(5)Je veux un cadeau pour noël; c’est-à-dire une encyclopédie.
(6)Il étude beaucoup et fait ses devoirs chaque jour; c’est-à-dire, il est un garçon appliqué.
(7)J’aime la douce; or autrement dit, j’aime le fruit sucré.←35 | 36→
The fact that c’est-à-dire or autrement dit can denominate (5), conclude (6), and correct (7) does not imply that denomination, conclusion, and correction29 are subcategories of reformulation. This work notes that such functions are closer to reformulation (and not subtypes of it), but this proximity could propagate incorrect associations between the main function analyzed (reformulation) and the other functions covered by reformulation markers.
Murat & Cartier-Bresson (1987) also study c’est-à-dire and its different functions to account for reformulation, which is described as a (re)interpretation of content (Murat & Cartier-Bresson 1987: 6). They distinguish between paraphrase, correction, argumentation values, and interpretative retakes. Their study notes that such functions should not be confused:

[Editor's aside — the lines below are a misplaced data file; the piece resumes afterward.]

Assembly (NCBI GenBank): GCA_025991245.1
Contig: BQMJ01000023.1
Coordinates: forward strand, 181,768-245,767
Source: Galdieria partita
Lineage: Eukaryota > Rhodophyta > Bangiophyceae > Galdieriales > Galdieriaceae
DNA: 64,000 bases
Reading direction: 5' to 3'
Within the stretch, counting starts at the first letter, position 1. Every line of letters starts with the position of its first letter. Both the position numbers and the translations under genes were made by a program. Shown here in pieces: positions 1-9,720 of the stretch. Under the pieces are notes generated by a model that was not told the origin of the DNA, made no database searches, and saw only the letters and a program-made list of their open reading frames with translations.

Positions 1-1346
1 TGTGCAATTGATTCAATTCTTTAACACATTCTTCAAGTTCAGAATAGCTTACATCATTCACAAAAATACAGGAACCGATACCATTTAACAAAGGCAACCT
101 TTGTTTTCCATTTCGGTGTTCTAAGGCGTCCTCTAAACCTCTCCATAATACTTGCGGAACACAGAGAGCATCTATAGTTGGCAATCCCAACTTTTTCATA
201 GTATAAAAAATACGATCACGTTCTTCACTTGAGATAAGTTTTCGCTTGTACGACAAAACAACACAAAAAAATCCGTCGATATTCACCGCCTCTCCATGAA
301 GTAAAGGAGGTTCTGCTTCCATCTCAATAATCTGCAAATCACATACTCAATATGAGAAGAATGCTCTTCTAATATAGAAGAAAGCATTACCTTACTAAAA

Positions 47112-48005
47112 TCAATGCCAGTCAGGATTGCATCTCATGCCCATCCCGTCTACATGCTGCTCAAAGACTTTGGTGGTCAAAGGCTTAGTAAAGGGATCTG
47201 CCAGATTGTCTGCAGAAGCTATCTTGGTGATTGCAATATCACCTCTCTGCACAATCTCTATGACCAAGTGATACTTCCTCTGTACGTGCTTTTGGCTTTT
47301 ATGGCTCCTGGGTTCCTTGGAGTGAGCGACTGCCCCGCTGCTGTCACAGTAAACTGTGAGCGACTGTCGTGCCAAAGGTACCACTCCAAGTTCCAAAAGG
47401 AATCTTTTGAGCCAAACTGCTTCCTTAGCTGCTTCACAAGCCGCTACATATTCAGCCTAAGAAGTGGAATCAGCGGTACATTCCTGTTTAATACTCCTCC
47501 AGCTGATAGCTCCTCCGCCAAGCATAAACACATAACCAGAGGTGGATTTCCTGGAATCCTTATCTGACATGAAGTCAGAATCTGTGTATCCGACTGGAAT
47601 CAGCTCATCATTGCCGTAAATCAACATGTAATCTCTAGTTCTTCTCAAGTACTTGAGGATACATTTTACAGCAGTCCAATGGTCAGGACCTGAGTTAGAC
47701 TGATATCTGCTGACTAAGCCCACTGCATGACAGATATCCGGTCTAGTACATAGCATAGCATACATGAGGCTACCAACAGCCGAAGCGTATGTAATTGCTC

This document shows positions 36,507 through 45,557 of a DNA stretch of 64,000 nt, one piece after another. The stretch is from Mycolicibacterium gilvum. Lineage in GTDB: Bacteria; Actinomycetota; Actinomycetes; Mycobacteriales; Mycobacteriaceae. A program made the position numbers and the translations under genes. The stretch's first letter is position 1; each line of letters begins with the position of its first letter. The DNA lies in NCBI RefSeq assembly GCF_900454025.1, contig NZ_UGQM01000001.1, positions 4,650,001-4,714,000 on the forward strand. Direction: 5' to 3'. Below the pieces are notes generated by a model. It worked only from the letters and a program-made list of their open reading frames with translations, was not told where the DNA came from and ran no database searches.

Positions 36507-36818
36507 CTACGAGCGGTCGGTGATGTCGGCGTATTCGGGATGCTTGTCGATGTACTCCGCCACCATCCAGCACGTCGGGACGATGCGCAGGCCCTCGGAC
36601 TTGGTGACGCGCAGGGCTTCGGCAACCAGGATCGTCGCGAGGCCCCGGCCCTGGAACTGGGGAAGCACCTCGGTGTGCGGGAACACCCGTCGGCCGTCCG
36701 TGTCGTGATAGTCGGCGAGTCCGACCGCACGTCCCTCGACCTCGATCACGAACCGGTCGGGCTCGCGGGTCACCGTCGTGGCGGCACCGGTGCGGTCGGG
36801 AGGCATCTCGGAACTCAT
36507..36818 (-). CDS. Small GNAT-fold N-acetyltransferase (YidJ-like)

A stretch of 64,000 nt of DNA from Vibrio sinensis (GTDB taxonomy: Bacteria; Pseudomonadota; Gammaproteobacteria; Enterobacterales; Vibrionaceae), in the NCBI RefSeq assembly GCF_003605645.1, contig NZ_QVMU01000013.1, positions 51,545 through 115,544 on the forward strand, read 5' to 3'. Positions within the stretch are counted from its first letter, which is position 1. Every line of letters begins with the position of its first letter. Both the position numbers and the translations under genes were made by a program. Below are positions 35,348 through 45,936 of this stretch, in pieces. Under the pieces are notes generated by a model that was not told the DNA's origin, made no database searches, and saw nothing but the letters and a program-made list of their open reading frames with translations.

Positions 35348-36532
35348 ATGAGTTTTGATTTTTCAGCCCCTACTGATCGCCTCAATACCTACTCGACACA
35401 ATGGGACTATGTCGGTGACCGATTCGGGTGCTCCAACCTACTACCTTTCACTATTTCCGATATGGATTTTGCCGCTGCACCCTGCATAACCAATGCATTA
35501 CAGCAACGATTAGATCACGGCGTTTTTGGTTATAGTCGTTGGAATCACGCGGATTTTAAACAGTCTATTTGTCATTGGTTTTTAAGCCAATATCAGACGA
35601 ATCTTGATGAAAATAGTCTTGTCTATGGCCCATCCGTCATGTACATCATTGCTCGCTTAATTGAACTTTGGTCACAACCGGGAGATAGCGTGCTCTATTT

Paraphrase30 and interpretative retakes should not be confused: although they could lead to the same result, equivalence does not play the same role. Interpretative retakes show profound differences from reformulation; reformulation is not a rectification: there is not a subordination between two formulations, they are placed at the same level
(Murat & Cartier-Bresson, 1987, 6–10; our translation).←36 | 37→
However, after distinguishing these four functions, various subcategories are introduced: interpretation in intention (the meaning of the word) and interpretation in extension (the identity of what is being referred to). Intention is subdivided into réprise definitionelle; extension into coreference, quantification, or specification (Murat & Cartier-Bresson, 1987, p. 11). These subcategories are again similar to paraphrase and could be identified with this function because they are all expressed by the same reformulation marker(s)31; such associations between similar functions contribute to the development of the trap.